Identities Of Men Beheaded By Azerbaijan Soldiers Revealed, Political Crisis Deepens In Yerevan

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Identities Of Men Beheaded By Azerbaijan Soldiers Revealed, Political Crisis Deepens In Yerevan

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On December 15th, the two elderly men who were beheaded by Azerbaijani soldiers in videos that were widely shared across social media were identified as two Armenian civilians.

The ethnic Armenian men were non-combatants, people in their respective villages said. Both were beheaded by men in the uniforms of the Azerbaijani armed forces.

The Guardian interviewed villagers on the matter.

In videos posted online on 22 November and 3 December, men in uniforms consistent with those of the Azerbaijani military hold down and decapitate a man using a knife. One then places the severed head on a dead animal.

“This is how we get revenge – by cutting off heads,” a voice said off camera.

One victim was Genadi Petrosyan, 69, who had moved to the village of Madatashen in the late 1980s from the city of Sumgait, in Azerbaijan.

Genadi Petrosyan, who lived alone, resisted leaving the village as Azerbaijani forces closed in. When a neighbour tried to drive him away, he got out of the car and walked home.

Artak Beglaryan, the Artsakh ombudsman, said Petrosyan had been identified by combing 35 missing persons reports for the region and then contacting acquaintances, who confirmed his identity.

The second victim was identified as Yuri Asryan, a reclusive 82-year-old who had refused to leave the village on October 20th as Azerbaijani forces approached.

Azerbaijan’s general prosecutor last month publicly launched an investigation into war crimes by both Baku and Yerevan.

On December 14th it made its first arrests, detaining two Azerbaijani soldiers for defiling the bodies of dead Armenian troops and two for destroying graves. It has not publicly opened any criminal cases into beheadings.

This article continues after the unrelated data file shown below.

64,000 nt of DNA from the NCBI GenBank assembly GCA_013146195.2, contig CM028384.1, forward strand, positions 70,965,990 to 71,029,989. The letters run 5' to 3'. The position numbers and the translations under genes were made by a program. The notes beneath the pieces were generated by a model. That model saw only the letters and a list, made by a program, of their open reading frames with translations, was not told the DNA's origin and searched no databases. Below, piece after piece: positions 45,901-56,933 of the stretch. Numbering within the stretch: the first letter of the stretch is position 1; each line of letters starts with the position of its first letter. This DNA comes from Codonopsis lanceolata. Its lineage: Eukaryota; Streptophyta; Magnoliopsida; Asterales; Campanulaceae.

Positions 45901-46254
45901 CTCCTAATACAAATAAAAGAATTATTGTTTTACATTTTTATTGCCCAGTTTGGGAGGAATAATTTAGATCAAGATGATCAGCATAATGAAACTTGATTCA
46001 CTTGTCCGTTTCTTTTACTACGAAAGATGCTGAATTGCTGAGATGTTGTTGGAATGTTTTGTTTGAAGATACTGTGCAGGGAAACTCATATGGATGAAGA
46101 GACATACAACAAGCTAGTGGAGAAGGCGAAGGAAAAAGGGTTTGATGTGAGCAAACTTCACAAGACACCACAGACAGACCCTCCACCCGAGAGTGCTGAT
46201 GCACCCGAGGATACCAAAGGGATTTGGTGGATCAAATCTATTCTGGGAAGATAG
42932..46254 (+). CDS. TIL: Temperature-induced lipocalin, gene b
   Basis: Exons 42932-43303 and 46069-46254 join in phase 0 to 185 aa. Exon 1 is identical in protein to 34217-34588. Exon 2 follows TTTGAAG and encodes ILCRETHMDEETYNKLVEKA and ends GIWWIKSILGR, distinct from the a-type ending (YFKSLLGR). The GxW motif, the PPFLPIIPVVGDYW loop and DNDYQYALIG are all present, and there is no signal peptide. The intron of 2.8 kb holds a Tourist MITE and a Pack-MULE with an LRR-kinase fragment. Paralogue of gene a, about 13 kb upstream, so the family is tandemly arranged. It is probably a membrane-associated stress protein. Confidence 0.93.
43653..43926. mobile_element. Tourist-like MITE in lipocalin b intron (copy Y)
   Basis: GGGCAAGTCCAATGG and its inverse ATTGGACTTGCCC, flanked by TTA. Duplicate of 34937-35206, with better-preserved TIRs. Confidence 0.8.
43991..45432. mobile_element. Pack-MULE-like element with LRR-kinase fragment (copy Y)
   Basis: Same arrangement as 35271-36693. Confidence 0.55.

There are hundreds more videos of abuses online. Sahakyan said she and a colleague were pursuing 75 cases of captive Armenian soldiers and civilians in the European court of human rights, including 35 that included video evidence.

Separately, the political crisis in Armenia is deepening.

The opposition, represented by 17 parties, announced that it would start disobedience actions again if Prime Minister Nikol Pashinyan did not resign. The goal is to celebrate the New Year, having achieved the resignation of Pashinyan.

Former Prime Minister Karen Karapetyan also made a statement on the matter:

“The Republic of Armenia and the Republic of Artsakh are in a deep crisis – moral, psychological, political, economic, social, value. It is difficult to imagine a deeper crisis. What else should there be?

I think that the government, under whose rule this crisis arose, while remaining in power, will severely limit the country’s development opportunities, opportunities to use national potential and opportunities. Taking into account, on the one hand, the backward and aggressive policy of Azerbaijan aimed at consolidating its success, and on the other hand, the challenges facing Armenia, the continuation of this crisis every day damages us, only us.

This defining moment is the strongest test for the government to show whether they are able to rise above narrow political interests, show high consciousness, give the country peace, political forces – to rethink their past and form a vision for the future, and the people – to form a new government.

I hope that the Prime Minister will find the courage to decide to leave for the good of the future of our country.”

Separately, the escalations in Nagorno-Karabakh are likely to continue, since Turkish Defense Minister Hulusi Akar issued a warning to Armenia to not undertake any aggressive actions or there would be new war with Yerevan, and this time with the official participation of Turkey.

“If the agreements on Karabakh are violated, we can immediately switch to the military option (solution of the issue). We have already assumed responsibility for the security of the liberated territories of Azerbaijan,” Turkish Defense Minister Hulusi Akar said.

A list was also published, revealing the identities of 88 militants that Turkey deployed to Nagorno-Karabakh to fight on behalf of Azerbaijan.

It is said that they were promised $2,000 a month salary.

The first prisoner exchange took place as part of the peace deal.

Tigran Avinyan, Armenia’s deputy prime minister, announced that 44 captives had been returned to the country from Azerbaijan.

Meanwhile, 12 captives were handed over to Azerbaijan, the Russian Defense Ministry confirmed.

The exchange was facilitated by Russian peacekeepers that have been deployed to the region under the deal, which was brokered by Moscow.


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